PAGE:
I’ve found myself at a lot of parties.
It isn’t intentional. But somewhere along the way I picked up a few friends and, when you have friends, they tend to invite you to parties. You have to show up, otherwise they stop inviting you to parties. And, even if you didn’t want to go to any parties in the first place, not being invited to parties sucks.
So, I go to the parties.
If you add up all the hours I’ve spent at parties, there’s at least a month’s worth. A month’s worth of small talk and sore feet and strangely mixed drinks. A month’s worth of squeezing around other people to get to the food and pressing myself into small corners to avoid getting bumped over and over again. A month’s worth of trying not to look at my phone too much, out of fear of looking snobby.
What have all those hours taught me?
I’ve come to realize the secret to a successful party. It’s probably not what you think.
Is it music?
Music is important. Everyone can agree on that. Play it too loud and everyone gets sore throats trying to talk over your aggressively cool, new wave playlist. Play something sincere and you might as well be greeting your guests in your birthday suit. I once went to a 1920s themed party where they played Rat Pack tunes and I’m still bitter all these years later. I find myself complaining about it at the most inappropriate moments, like while my dentist is trying to clean my teeth or at job performance reviews.
But a party can have bad music and still succeed if the crowd is right.
Is the crowd, then?
Getting the right mix of people for a party involves a kind of alchemy. You want a variety of perspectives and experiences, otherwise there’s no electricity, no reason to stay past 9pm. But when a group has nothing in common, there’s no interacting, no blending, no chemistry. You want a few crazy folks to keep things exciting and a few thoughtful types to elevate the conversation beyond the superficial. Then, even if you invite all the right people, there’s no guarantee they’ll be free to attend. Maybe they’re already committed to attending another party, one with better beer.
Because food and drink are also important.
Oh, it’s the food and drinks, isn’t it?
Well, they aren’t as important as the music or the crowd, but they play their role. Having tasty treats does keep people from wandering off in seach of better eats. A curated selection of beer and wine can make guests feel warm and cared for, establishing the party thrower as a person of taste.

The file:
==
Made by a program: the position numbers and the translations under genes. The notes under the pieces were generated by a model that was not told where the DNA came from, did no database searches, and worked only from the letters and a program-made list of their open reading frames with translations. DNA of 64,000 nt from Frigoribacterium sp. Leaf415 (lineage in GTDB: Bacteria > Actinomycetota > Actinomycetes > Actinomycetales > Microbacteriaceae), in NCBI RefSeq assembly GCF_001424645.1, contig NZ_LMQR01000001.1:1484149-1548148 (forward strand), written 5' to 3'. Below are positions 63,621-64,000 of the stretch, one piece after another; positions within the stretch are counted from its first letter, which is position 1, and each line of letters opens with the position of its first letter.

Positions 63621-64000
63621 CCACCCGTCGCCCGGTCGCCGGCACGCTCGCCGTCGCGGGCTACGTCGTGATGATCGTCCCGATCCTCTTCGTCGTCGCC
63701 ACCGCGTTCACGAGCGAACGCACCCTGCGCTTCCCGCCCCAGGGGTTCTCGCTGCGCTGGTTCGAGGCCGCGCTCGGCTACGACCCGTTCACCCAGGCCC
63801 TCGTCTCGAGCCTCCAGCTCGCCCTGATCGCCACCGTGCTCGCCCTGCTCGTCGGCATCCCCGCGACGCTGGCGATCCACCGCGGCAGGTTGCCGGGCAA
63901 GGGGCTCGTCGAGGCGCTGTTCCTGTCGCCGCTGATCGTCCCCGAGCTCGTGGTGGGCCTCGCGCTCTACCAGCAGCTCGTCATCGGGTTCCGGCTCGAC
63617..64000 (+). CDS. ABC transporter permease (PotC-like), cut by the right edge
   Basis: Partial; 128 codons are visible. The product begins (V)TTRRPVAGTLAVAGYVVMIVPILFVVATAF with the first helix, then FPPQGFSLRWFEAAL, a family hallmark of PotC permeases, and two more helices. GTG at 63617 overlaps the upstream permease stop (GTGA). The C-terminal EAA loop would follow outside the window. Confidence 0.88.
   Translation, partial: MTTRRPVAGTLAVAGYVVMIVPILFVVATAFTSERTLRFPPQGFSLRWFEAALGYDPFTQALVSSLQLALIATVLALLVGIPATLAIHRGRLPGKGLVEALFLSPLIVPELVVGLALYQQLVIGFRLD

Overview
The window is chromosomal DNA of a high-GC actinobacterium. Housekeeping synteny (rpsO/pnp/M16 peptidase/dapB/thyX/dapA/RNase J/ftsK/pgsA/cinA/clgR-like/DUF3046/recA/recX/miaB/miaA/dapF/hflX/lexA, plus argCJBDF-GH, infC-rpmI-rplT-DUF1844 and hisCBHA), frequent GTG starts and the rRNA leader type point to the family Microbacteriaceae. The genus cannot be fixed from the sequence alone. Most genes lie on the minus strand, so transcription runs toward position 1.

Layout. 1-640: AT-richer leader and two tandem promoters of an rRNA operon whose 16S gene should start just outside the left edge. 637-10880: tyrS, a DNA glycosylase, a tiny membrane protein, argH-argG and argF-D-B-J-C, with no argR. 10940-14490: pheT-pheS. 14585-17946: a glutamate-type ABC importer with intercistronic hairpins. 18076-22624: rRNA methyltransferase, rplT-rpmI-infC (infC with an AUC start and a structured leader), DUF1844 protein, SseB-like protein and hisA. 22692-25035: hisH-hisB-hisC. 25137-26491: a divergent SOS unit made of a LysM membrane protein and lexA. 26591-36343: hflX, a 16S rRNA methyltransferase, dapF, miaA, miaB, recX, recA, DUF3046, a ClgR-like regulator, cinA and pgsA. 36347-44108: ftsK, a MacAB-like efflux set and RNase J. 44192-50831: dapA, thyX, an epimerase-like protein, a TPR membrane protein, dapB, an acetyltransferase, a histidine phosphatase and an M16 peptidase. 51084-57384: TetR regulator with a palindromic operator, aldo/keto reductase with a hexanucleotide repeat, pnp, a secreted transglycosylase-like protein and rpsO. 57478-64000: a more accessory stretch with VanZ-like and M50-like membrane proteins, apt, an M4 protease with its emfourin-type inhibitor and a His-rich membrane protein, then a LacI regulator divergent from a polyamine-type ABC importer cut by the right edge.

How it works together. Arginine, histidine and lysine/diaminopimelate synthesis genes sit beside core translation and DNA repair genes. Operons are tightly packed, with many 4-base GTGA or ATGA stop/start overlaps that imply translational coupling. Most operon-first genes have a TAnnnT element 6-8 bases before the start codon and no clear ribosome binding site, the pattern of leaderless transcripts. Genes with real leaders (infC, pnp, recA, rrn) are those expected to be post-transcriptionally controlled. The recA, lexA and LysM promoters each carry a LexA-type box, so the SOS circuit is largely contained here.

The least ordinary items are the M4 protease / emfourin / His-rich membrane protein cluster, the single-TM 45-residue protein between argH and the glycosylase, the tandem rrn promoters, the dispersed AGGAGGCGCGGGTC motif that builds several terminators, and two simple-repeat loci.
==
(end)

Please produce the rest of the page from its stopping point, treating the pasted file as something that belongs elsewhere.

But all of these things are not THE thing. The thing that will elevate a mediocre party to greatness. The thing that brings people together, regardless of their religion, political affiliation or taste in movies. The thing that will resuscitate even the stinkiest of parties.
You can fail at every single point listed above and still throw an amazing party if you have this one thing:
All the best parties have cats.
At first guests might notice a flash of something fuzzy running away, or see telltale signs of fur on the couch. At that point they don’t know what it means, but something in the back of their minds struggles to life. They’re more awake. More excited.
Over the course of the party, they might forget there’s a cat in the vicinity. Despite this, the room still buzzes with barely constrained anticipation. Then, it happens. The cat emerges, overcome by curiosity. Someone squeals and the cat runs away. This pattern repeats as many times as the cat chooses.
Eventually, once the party is entirely in its power, the cat comes out to play. There is cooing. There is petting. There might be pouncing or a proffering of the belly. Purring definitely happens.
And, just like that, everyone fortunate enough to exist within that sacred space at that exact time is unified by the magical existence of a cat. Whether guests have had nothing to drink or everything to drink. Whether they’re short or tall. Loud or quiet. For or against gun control.
Fibers of community are tenatively woven and years later, everyone will remember the cat.